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Simon v. United States Department of Justice

United States District Court, District of Columbia

February 3, 2016

CHARLES SIMON, Plaintiff,
v.
U.S. DEPARTMENT OF JUSTICE, et al. Defendants. Re Document Nos. 2, 3, 4, 7, 9, 11, 13, 17

MEMORANDUM OPINION

RUDOLPH CONTRERAS UNITED STATES DISTRICT JUDGE

Denying Plaintiff’s Motion for Disqualification; Granting Defendants’ Motion to Dismiss; Denying as Moot Plaintiff’s Motion for Preliminary Injunction, Notice of Default, Motion for Judgment on the Pleadings, Motion to Expedite Issuance of the Preliminary Injunction, Motion for Rule 11 Sanctions, and Motion Demanding Immediate Action.

I. INTRODUCTION

Pro se Plaintiff Charles Simon has filed a complaint against the United States Department of Justice (“DOJ”), United States Court of Appeals fo r the District of Columbia (“Court of Appeals”), Federal Prison Industries, Inc. (“FPI”), and Steve Schwalb, [1] an individual formerly employed by FPI. Mr. Simon attempts to re-litigate the compensation award he received pursuant to the Inmate Accident Compensation Act, 18 U.S.C. § 4126 et seq., for a back injury he sustained while incarcerated in 1987. See Compl. at 1-6, ECF No. 1. In 1998, the D.C. Circuit affirmed a district court’s denial of Mr. Simon’s petition for a writ of mandamus, holding that his “award of compensation was properly calculated under the Inmate Accident Compensation Act and its implementing regulations, ” that there was “no merit to [his] challenge to the validity of the inmate compensation system, ” and that he “ha[d] not shown that he is entitled to medical treatment after his release.” Simon v. Fed. Prison Indus., Inc., 159 F.3d 637 (D.C. Cir. 1998) (unpublished table decision). In recent years, Mr. Simon has continued to file similar actions in this district against FPI, Schwalb, and various other defendants. Those actions have been dismissed as barred by the doctrines of claim preclusion and collateral estoppel. See Simon v. Bickell, 737 F.Supp.2d 10, 14-15 (D.D.C. 2010); Simon v. Fed. Prison Indus., Inc., No. 09-0692, 2009 WL 2618349, at *1 (D.D.C. Aug. 24, 2009). Additionally, Mr. Simon has filed similar cases against FPI and other agencies or instrumentalities of the United States around the country. See, e.g., Simon v. Fed. Prison Indus., Inc., No. 03-10792-JLT, 2003 WL 26128191, at *1 (D. Mass. Jul. 15, 2003); see also Simon v. Robinson, 196 F. App’x 54, 55 n.1 (3d Cir. 2006) (noting that Mr. Simon has “filed suit and lost in the United States District Courts for the District of Wisconsin, the District of Massachusetts, the Southern District of New York, the District of Columbia, and the District of New Jersey”). Mr. Simon has again filed meritless pleadings in this Court in his ongoing campaign against Defendants concerning the same compensation for an inmate work injury.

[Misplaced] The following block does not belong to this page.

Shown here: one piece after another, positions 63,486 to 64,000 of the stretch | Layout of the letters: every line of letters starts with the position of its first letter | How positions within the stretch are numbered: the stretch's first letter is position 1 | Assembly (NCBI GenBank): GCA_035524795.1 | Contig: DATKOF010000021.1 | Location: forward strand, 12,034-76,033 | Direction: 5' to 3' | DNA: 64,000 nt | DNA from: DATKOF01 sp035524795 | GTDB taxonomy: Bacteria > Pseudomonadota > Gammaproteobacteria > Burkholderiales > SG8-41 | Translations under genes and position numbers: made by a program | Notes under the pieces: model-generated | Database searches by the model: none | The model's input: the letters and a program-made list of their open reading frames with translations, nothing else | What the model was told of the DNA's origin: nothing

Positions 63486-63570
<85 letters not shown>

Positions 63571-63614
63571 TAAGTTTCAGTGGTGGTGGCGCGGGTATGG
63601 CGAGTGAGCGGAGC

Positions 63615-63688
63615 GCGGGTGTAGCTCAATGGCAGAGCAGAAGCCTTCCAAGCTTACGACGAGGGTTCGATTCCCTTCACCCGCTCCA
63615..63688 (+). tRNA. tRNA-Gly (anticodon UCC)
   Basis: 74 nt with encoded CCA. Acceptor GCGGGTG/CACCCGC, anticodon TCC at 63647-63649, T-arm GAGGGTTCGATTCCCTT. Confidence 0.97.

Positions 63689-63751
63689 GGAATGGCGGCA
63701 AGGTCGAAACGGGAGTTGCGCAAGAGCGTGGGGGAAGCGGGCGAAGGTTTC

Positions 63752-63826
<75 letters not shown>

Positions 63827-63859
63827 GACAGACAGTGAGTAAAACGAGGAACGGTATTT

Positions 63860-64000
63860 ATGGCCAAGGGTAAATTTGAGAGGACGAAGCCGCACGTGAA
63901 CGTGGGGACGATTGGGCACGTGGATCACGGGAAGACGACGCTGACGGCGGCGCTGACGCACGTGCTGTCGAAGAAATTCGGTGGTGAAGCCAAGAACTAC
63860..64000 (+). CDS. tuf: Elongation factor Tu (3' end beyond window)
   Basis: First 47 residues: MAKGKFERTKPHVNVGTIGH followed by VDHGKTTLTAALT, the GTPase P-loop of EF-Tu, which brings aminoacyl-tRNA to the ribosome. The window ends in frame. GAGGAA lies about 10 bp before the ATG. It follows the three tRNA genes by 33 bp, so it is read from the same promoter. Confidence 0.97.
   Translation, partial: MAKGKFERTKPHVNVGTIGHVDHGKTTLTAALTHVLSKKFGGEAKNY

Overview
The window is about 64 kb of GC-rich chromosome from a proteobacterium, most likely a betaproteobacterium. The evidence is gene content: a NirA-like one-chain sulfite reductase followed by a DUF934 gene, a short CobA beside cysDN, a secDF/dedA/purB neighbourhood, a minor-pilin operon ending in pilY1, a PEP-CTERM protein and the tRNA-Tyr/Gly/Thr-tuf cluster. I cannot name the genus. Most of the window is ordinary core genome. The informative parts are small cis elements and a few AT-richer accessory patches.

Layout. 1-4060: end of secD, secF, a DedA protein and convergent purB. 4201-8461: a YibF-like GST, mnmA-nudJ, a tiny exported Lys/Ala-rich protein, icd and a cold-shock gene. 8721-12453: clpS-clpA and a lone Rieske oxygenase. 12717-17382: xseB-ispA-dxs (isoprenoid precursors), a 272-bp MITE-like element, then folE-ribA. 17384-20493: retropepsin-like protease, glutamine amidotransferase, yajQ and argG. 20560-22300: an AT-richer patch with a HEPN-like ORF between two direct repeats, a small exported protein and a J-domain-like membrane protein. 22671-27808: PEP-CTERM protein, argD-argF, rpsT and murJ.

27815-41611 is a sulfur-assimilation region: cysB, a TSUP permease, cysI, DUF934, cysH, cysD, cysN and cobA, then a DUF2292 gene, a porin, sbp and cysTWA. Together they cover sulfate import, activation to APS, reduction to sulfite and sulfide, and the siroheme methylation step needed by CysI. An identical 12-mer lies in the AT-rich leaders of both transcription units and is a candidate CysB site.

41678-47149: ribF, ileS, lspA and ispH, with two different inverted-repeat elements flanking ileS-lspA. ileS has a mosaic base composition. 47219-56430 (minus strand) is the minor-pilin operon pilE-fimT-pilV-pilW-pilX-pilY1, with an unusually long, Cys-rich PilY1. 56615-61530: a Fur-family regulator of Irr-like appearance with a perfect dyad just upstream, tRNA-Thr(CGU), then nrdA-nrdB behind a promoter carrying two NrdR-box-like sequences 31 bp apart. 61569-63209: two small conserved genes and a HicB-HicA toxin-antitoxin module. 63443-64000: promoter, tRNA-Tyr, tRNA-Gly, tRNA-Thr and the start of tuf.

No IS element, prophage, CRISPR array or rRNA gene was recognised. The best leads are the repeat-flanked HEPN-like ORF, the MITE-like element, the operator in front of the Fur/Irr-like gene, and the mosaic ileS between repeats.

Defendants have moved to dismiss Mr. Simon’s latest suit. As an initial matter, the Court denies Plaintiff’s meritless motion for disqualification. The Court further concludes that claim preclusion bars Mr. Simon’s claims against FPI and its former employee Mr. Schwalb, while the doctrine of collateral estoppel bars his claims against DOJ and the Court of Appeals. In the alternative, the Court finds that the time period in which Mr. Simon could have litigated the compensation amount he received for his back injury has far lapsed and that his claims are, thus, time-barred. Accordingly, the Court grants Defendants’ motion to dismiss and denies Mr. Simon’s other pending motions as moot.

II. FACTUAL BACKGROUND

Mr. Simon commenced this action in August 2015, challenging the monetary award he received as a result of a back injury he suffered while incarcerated more than two decades ago. See Compl. at 1-6. In 1994, as compensation for this inmate work injury, Mr. Simon was awarded $73.57 per month, an amount to be adjusted in line with increases in the federal minimum wage. See Defs.’ Mot. to Dismiss & Opp’n to Pls.’ Mot. for Prelim. Inj. (“Defs.’ Mot.”) Ex. 2 at 12, 13, 17, 18, ECF No. 4-1.[2] Following an administrative appeal to Mr. Schwalb, at that time FIP’s Chief Operating Officer, Mr. Simon acknowledged and accepted the award as a “full and final settlement.” Id. at 15-17.